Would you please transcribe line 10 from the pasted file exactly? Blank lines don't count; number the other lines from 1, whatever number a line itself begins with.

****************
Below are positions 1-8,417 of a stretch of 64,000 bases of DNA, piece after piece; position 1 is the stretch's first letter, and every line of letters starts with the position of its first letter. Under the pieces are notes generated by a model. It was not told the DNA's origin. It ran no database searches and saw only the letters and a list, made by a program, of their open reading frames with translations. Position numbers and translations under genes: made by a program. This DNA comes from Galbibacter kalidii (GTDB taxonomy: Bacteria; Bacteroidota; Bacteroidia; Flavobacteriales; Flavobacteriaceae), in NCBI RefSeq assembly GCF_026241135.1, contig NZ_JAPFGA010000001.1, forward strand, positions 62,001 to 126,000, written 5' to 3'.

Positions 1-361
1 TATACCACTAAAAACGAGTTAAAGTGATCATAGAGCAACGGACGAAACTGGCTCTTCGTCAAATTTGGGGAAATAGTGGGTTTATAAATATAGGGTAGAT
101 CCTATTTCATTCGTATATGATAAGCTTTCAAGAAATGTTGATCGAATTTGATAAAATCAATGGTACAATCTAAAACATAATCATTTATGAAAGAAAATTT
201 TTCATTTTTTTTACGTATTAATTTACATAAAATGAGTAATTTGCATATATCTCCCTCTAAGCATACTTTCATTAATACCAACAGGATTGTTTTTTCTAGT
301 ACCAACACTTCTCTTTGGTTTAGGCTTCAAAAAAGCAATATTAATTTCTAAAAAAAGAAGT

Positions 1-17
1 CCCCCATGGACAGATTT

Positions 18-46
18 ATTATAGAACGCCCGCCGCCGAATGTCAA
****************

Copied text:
18 ATTATAGAACGCCCGCCGCCGAATGTCAA